Friday, February 02, 2007

The Air Goes Out Of That Tory Trial Balloon

Quebec does not support the Tories' "plan" for an "elected" Senate. The "plan" requires the Feds to :

...conduct a form of plebiscite [in concert with Federal elections], likely only within provinces that have Senate vacancies.

The results would be presented as information to a prime minister to consider when filling a vacancy.

However, Quebec's resident constitutional expert, Intergovernmental Affairs Minister Benoit Pelletier, argues that you would have to open the Constitution to even effect such small changes to Senate election procedures as Stephen Harper is proposing.

This news is from a couple of days ago, but I have seen nothing since in the MSM or in the blogosphere. I assume this is because nobody really expected this particular Conservative plan to go anywhere, not even its supporters. Because if you have both Quebec and Ontario against a scheme, which you do in this case, it's dead. I assume it was a trial balloon sent aloft by the Stephen Harper government to draw fire and ink and given the illusion of progress on an issue near and dear to the heart of the party's political base. People like Andrew Coyne should feel betrayed.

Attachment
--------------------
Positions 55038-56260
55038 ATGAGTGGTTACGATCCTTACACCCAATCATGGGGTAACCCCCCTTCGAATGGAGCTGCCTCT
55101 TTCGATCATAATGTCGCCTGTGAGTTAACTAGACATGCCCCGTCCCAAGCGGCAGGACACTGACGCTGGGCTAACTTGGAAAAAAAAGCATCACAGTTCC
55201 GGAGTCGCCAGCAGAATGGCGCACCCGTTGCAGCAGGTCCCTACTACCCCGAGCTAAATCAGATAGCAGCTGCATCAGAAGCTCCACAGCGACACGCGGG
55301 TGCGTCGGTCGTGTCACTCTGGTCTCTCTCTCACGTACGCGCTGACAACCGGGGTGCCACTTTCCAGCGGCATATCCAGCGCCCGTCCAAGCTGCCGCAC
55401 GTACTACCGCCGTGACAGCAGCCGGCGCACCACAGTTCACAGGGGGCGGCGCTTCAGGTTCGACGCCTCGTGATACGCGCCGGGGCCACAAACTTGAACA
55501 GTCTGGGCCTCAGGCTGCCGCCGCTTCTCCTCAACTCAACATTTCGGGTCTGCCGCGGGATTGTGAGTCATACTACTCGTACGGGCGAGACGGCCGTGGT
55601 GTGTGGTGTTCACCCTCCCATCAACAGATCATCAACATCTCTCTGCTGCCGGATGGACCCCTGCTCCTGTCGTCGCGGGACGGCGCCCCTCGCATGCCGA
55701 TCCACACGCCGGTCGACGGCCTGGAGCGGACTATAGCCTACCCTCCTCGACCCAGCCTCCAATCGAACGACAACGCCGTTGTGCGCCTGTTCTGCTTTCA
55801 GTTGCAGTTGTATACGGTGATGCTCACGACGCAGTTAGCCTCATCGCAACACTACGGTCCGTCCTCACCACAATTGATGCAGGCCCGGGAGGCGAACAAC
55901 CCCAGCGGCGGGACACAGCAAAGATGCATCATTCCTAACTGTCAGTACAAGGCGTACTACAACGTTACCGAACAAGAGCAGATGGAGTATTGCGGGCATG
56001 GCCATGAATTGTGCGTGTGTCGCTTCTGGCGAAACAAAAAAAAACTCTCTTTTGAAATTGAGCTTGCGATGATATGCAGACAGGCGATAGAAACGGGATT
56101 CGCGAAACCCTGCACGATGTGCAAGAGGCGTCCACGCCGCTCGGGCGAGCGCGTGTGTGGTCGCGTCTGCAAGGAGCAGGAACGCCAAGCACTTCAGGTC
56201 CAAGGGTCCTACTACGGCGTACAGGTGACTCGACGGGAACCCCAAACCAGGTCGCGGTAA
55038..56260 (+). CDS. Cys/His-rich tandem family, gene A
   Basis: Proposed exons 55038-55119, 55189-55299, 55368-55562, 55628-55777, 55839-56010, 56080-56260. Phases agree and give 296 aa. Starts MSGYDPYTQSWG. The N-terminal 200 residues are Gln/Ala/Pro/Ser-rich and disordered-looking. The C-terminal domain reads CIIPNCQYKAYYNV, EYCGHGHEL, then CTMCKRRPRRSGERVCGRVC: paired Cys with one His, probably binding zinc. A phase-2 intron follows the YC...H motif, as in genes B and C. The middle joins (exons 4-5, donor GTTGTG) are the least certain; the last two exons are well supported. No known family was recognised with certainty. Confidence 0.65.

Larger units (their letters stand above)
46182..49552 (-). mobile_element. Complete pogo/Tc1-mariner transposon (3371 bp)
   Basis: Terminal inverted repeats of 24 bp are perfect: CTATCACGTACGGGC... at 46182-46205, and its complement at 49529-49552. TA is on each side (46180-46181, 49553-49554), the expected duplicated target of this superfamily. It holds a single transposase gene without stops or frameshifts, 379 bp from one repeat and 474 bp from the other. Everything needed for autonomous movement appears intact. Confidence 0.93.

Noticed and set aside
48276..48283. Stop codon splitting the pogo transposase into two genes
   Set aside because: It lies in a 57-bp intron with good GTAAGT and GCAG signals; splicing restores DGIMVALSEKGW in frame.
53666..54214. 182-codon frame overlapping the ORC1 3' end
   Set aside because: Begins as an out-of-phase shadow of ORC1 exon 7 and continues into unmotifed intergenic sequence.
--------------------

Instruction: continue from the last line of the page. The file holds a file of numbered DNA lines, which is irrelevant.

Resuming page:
But the bottom line is: in Quebec they will never be able to vote for Mitsou, and I will never be able to vote for Galactus. Furthermore, it means my own Senate hopes are effectively dead. Luckily I didn't order up posters yet.

1 comment:

MgS said...

The great irony is that this "reform" of Harper's doesn't oblige the government making the nominations to do anything with the results of the plebiscite.

In other words, there is a pseudo electoral process there, but there is nothing that actually changes the process itself - or even the convention of process by which a senator is appointed.

More or less, there's a facade there, and behind it, the PMO still makes the nomination to the GG.

What's changed? Besides burning a few million of taxpayer's dollars on the facade.